The fruit of peace

The fruit of peace

But the fruit of the Spirit is peace” – Galatians 5:22 (NIV)


Peace” is defined as undisturbed state of mind, the absence of mental conflict, the acceptance of one’s state, or the absence of anxiety. Synonyms of peace include such words as harmony, concord, contentment, agreement, calm, tranquility, serenity and quiet.

To be at peace with someone – whether a neighbour, a family member or God is to be in a harmonious relationship with them.  At the heart of peace is harmony.  When we ask Christ to cleanse us of our sins and make us new creations, we are asking for peace, a harmonious relationship with our Creator.  In Matthew 5:9Jesus said “Blessed are the peacemakers, for they will be called sons of God”.  This is a great promise, and it raises the question of what Jesus means about working to bring peace.  Jesus calls us to bear the Fruit of the Spirit, and one of its essential components is PEACE, without which we cannot enjoy anything at all.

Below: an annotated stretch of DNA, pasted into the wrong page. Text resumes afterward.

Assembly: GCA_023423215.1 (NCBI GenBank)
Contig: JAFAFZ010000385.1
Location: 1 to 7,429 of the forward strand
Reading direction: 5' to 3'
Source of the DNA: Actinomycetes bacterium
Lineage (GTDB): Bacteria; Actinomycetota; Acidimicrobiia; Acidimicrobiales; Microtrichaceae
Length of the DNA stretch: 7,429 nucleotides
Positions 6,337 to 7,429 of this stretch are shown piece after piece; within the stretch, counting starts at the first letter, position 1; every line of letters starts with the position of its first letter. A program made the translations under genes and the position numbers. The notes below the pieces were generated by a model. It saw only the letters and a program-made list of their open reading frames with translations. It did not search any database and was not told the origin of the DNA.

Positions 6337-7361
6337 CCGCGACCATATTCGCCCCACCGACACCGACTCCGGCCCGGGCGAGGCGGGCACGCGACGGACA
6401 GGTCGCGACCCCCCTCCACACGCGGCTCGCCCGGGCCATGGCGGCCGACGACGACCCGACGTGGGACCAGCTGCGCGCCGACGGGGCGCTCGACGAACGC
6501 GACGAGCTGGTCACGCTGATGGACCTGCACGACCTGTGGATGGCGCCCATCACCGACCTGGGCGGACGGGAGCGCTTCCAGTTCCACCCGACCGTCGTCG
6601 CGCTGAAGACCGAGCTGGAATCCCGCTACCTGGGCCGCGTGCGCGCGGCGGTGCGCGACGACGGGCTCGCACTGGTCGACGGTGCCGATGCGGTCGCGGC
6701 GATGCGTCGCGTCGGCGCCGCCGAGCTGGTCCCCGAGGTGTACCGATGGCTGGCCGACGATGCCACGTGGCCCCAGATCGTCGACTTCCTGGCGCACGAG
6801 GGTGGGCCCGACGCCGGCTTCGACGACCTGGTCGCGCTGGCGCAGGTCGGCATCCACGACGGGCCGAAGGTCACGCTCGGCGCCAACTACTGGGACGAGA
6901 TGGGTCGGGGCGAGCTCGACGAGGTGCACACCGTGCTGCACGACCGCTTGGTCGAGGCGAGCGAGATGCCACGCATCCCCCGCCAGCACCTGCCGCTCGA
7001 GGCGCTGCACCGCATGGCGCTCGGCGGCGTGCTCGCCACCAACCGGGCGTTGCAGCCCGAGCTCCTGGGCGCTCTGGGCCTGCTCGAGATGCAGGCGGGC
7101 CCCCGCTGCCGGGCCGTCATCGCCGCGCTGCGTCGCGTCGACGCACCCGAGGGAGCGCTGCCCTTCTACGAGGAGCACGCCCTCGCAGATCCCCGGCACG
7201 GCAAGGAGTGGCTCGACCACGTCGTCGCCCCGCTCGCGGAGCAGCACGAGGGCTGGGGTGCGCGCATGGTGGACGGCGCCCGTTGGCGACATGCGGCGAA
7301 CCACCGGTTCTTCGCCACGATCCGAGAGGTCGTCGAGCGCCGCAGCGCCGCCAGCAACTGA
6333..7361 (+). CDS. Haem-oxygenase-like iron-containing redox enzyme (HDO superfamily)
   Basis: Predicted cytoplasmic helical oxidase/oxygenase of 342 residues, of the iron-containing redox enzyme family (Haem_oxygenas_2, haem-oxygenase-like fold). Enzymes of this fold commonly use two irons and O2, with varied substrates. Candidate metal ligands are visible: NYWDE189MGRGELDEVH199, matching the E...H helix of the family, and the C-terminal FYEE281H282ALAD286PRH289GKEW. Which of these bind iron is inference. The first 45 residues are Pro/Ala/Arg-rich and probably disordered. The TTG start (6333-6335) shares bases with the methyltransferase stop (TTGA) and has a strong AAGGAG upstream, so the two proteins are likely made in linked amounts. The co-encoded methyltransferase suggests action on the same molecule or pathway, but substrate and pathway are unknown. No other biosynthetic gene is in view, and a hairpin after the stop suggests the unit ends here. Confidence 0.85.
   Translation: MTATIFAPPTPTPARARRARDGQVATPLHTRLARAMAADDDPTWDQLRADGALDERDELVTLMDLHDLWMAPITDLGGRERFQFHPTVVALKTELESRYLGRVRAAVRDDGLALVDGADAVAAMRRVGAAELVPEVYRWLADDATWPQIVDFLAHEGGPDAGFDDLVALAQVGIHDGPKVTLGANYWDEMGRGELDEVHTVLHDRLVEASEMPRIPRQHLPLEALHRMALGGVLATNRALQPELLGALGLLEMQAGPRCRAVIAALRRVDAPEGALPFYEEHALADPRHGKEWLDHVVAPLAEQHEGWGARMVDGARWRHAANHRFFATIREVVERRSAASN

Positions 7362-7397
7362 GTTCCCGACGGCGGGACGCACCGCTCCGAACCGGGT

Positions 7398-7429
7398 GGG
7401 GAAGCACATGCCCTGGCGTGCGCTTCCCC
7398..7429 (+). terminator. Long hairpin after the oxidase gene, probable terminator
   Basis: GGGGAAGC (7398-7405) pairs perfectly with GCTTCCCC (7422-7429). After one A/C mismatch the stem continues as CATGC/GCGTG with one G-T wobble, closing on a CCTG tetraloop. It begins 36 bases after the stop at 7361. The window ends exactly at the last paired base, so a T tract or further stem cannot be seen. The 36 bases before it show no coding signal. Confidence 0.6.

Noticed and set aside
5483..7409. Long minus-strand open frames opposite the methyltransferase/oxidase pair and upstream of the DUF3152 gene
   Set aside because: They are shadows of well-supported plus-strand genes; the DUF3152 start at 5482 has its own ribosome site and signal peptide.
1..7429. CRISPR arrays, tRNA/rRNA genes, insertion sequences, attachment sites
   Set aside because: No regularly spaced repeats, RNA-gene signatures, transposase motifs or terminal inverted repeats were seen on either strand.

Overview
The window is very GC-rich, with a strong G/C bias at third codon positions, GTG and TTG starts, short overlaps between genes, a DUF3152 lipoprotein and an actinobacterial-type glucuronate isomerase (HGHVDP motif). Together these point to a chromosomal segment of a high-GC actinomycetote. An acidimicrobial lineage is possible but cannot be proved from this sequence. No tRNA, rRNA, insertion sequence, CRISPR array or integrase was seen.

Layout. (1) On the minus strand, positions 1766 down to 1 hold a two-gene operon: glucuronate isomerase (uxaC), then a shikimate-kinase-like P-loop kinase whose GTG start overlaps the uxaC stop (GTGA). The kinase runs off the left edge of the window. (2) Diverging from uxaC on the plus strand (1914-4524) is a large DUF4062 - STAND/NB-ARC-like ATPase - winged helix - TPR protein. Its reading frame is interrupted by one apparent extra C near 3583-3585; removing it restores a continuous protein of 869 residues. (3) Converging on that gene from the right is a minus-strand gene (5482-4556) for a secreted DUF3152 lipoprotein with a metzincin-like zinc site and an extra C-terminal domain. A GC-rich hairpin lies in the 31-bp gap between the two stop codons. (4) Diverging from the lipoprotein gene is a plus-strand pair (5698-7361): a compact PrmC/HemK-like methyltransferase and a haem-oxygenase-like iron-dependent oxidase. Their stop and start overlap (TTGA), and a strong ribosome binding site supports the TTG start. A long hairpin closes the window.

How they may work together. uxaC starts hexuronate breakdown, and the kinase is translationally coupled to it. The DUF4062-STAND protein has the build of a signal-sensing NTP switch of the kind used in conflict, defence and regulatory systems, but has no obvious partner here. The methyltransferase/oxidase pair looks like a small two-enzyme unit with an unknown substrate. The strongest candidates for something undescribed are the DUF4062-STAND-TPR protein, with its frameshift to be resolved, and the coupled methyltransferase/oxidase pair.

The God of peace will soon crush Satan under your feet. The grace of our Lord Jesus be with you – Romans 16:20.

God’s grace affords those who long to serve Him the power to triumph in the realm of spiritual struggle. Once Satan is defeated, our turmoil is gone, and we can fulfil God’s plans for our lives. Nothing is more beautiful than to exalt God and achieve in Christ an inner serenity free of all turbulence. The God of peace will crush Satan under His feet. Our old enemy is crushed and we are free to live and serve God in peace. What a great promise this!

When God acts to save us, His peace seeks us out in our world of stress and confusion. We realise that there is a better way to live, a way of life that spreads peace and resolves contentions. Our conversion brings us to a new level of peace, and we then share God’s peace with others through our changed lives.


“Let the peace of Christ rule in your hearts, since as members of one body you were called to peace. And be thankful” – Colossians 3:15

The glorious thing about peace is that it constitutes the soul of our relationship with Christ. We relate to Christ, we converse with Christ, we experience and grow in Christ only when His peace is the very atmosphere that shelters our ongoing relationship with Him. The word rule in Colossians 3:15 means to “umpire” or “arbitrate” the struggles and disquietudes of our lives.


No believer can ever find peace by posing as a follower of God while remaining dedicated to his or her own will. When the will of God is accepted, real peace becomes possible. Until then our attempts to serve God while having our own way result only in inner turmoil and peacelessness.